Archived - Report on the Manitoba forum on the continuum of second-language learning opportunities
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Follow-up to the study Two Languages, a World of Opportunities: Second-Language Learning in Canada’s Universities
The Commissioner of Official Languages’ study entitled Two Languages, a World of Opportunities: Second-Language Learning in Canada’s Universities, published in October 2009, was the basis for a forum organized in collaboration with Canadian Parents for French – Manitoba. The forum followed a series of round-table discussions held in the four Atlantic provinces in March 2010. The goal of the forum was to discuss the issues raised in the study and to initiate a dialogue with participants to improve second-language learning opportunities in Manitoba universities.
In 2007, the Office of the Commissioner of Official Languages initiated a large-scale study to improve its knowledge of second-language learning opportunities available in Canadian universities and to determine current best practices, challenges and areas for improvement.
The study found that while the vast majority of institutions offer second-language programs, significant gaps remain. While the approaches taken by universities may vary based on their particular situation, the study identified the following priority areas for attention:
- Increase opportunities for more intensive second-language learning;
- Exploit the full potential of minority-language institutions;
- Improve partnerships, collaboration and use of technology;
- Increase exchanges and real-life opportunities to use one’s second official language.
In the study, the Commissioner also made a number of concrete recommendations for governments and universities, and offered suggestions for future studies. According to the Commissioner, creating a true second-language learning continuum—from elementary school to the labour market—is crucial. In order to create such a continuum, the Commissioner believes that universities must offer a broader range of learning opportunities that meet the diverse needs of their students.
The forum was held on November 17, 2010, at the Collège universitaire de Saint-Boniface. Some 40 participants attended the discussion, including:
- representatives of the Collège universitaire de Saint-Boniface, the University of Manitoba, the University of Winnipeg and Brandon University;
- representatives of the Government of Manitoba, including the Department of Education and the Francophone Affairs Secretariat;
- representatives of the Association manitobaine des directrices et directeurs des écoles d’immersion française;
- representatives of Canadian Parents for French;
- representatives of schools and school boards;
- second-language teachers;
- representatives of the Canadian Association of Second Language Teachers and the Canadian Association of Immersion Teachers;
- a representative of the Department of Canadian Heritage;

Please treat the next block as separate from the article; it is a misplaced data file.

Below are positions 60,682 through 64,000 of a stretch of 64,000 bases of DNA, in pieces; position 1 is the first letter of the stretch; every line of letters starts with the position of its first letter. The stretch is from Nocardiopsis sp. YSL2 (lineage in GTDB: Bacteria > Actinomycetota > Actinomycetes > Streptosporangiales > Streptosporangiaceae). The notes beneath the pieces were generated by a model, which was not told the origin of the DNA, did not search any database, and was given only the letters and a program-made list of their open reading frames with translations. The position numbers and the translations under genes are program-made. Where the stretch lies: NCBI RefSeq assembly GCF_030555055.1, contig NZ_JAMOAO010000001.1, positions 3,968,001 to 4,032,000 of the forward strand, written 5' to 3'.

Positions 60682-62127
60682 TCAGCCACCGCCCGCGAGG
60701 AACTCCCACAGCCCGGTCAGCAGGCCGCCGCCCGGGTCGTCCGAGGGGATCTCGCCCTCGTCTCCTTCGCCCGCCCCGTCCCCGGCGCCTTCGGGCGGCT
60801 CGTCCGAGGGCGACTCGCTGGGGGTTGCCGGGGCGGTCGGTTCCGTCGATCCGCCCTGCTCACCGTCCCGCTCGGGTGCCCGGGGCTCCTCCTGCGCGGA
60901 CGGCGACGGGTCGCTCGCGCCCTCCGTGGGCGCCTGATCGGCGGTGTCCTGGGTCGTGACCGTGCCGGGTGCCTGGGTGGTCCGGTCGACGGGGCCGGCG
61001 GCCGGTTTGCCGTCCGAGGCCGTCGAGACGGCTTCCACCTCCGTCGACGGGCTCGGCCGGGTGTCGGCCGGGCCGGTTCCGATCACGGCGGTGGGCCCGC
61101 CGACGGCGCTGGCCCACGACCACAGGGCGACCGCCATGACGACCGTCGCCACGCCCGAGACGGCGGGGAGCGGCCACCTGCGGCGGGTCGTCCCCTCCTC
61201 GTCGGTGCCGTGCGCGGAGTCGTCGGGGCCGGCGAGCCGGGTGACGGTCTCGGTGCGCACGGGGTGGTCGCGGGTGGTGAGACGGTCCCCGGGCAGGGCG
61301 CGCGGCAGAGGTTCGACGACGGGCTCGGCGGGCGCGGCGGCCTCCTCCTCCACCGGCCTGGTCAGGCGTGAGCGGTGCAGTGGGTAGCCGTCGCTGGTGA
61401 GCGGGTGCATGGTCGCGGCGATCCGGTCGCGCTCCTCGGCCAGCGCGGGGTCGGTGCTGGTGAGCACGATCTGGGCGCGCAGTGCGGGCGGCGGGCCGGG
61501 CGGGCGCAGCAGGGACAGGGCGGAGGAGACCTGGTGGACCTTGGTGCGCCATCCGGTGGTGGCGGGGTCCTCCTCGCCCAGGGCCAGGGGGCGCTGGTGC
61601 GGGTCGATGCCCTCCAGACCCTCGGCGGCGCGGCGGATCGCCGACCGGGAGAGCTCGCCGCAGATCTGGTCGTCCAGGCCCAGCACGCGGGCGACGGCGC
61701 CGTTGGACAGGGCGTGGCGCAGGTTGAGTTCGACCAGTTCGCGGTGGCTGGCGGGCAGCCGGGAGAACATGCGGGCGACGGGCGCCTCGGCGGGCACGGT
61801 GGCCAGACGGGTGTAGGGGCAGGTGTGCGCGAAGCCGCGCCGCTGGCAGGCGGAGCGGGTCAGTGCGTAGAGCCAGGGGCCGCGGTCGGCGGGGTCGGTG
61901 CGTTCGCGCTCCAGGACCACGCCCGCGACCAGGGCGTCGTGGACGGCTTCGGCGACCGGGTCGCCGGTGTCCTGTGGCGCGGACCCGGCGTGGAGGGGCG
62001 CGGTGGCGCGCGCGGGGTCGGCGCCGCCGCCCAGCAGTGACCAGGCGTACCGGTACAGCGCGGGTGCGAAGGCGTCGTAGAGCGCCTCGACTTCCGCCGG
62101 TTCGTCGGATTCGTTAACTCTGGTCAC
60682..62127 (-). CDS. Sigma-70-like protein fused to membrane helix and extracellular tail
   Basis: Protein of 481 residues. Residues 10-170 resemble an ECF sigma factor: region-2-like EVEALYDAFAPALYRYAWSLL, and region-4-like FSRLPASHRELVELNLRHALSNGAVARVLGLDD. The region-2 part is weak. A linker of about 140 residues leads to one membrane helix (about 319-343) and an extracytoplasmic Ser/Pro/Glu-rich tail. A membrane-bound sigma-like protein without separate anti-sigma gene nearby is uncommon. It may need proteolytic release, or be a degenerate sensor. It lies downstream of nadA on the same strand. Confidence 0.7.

- a student representative of the Conseil jeunesse provincial;
- a master’s student;
- a representative of the Association des juristes d’expression française du Manitoba inc.;
- a representative of the Société franco-manitobaine.
The discussion began with opening remarks by Paulette Vielfaure Dupuis, Vice-President of Canadian Parents for French – Manitoba. Michelle Freynet, the Commissioner’s representative for Manitoba and Saskatchewan and the discussion facilitator, presented the background and objectives of the forum:
- To reflect on the issues raised in the study;
- To pay particular attention to certain previously identified recommendations;
- To initiate a dialogue with key stakeholders to determine how best to move forward on a provincial level to improve second-language learning opportunities in Manitoba universities.
The Commissioner of Official Languages then welcomed participants with a short speech on the important role Canadian universities must play in the continuum of second-language learning opportunities. This role becomes all the more important in difficult economic times and in a time of Canadian public service renewal, when more and more students are showing an interest in joining the federal public service. According to the Commissioner, this context and the limits of the federal public service’s language training model should encourage universities to better equip their students for a rewarding public service career.
Following the Commissioner’s speech, participants introduced themselves and described the reasons for their interest in the subject matter addressed in the study. This round-table introduction highlighted the diversity of the individuals and groups interested in both the topic and the various issues raised in the study. Introductions were followed by a presentation by Office of the Commissioner analyst Marie-Christine Monchalin on the study’s general conclusions. This presentation laid the groundwork for the discussions that followed.
The recommendations chosen for the discussion were as follows:
Recommendation 3: A new fund
The Commissioner of Official Languages recommends that the Government of Canada and the provincial and territorial governments establish a new fund to provide financial assistance to universities to develop and implement new initiatives to improve secondlanguage learning opportunities. This fund should not, however, diminish the existing support as well as the need for additional support of minority-language and bilingual institutions.
Recommendation 5: Taking action
The Commissioner of Official Languages recommends that individual institutions develop strategies and action plans to improve second-language learning opportunities in the context of each institution’s own situation and circumstances.
Recommendation 9: Furthur study
The Commissioner of Official Languages recommends that governments, universities, the private sector and other organizations undertake further research on second-language learning at the university level.